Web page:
In the late 1960s and very early 1970s just about every red-blooded boy from the age of 10 to 14 wanted a Schwinn Sting Ray. But we didn’t want just any bike with ape hanger handlebars and a banana seat. We wanted one of the Krate series from Schwinn. They had names like Orange Krate, Apple Krate and Lemon Peeler and they were everything a boy could want.
I remember walking or riding down to Sailing’s Cyclery and grabbing full-line Schwinn brochures. Those were the ones shot at Knott’s Berry Farm in California and featured young teens and pre-teens wearing bellbottoms, like what we had.
Somehow, I never got a Krate of my own. Instead, we’d find used 20-inch frames and order seats and handlebars through the mail — no Internet back then! After that we’d spray the bike yellow or orange or another screaming color using a rattle can. Of course, our machines only had a single speed — unlike the Schwinns — and weren’t nearly as cool.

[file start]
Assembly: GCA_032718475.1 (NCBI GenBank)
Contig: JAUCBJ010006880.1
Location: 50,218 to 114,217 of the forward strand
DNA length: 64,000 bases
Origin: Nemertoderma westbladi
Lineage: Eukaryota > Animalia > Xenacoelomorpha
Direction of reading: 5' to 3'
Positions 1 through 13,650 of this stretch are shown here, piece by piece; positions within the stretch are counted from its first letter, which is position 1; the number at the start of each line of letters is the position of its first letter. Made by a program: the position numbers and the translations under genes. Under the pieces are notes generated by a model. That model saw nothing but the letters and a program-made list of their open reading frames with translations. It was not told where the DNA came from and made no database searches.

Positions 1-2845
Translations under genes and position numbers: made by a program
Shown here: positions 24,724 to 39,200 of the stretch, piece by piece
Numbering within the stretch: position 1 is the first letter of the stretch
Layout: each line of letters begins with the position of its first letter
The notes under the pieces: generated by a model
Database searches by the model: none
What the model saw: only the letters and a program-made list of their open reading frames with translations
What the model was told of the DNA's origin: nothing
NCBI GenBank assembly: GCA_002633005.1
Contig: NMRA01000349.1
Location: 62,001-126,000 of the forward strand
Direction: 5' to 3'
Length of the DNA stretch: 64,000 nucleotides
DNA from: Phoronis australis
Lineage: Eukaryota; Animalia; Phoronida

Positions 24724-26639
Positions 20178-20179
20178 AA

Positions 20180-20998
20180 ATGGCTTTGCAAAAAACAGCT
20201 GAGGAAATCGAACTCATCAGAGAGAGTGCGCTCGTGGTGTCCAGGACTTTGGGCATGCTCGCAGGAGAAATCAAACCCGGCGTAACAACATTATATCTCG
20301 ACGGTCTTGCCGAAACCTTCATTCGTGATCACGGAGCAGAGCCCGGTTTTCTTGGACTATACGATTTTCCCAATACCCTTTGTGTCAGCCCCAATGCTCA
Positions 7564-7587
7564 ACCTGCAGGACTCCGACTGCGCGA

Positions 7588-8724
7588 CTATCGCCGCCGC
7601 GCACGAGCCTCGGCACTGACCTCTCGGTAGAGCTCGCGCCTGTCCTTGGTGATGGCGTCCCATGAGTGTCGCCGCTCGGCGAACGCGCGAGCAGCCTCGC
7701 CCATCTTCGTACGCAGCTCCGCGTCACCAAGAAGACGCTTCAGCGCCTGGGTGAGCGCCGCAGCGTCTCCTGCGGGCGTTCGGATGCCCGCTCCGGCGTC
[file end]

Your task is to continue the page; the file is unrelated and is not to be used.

But somehow my brother and I survived not having the coolest bikes on earth and not having shiny paint and disc brakes and that awesome stick shift to change the gears in the rear hub.
Our bikes weren’t uncool, not like the upright machines we started with. But they were the closest we could get to our dream bikes. We’d take them off road to a makeshift dirt motocross course or we’d ride on the pavement and slam on the coaster brake and skid until we blew the rear tire. And although our Sting Rays weren’t as shiny and as lust-inducing as the Schwinns that had inspired us, we had put them together and they were well and truly ours.
Just the other day I saw an Apple Krate at a motorcycle collector’s home and it brought back a flood of memories. As I saw that beautiful old Sting Ray I came to the conclusion that I’d far rather remember those bikes than those awful bellbottoms we wore at about the same time!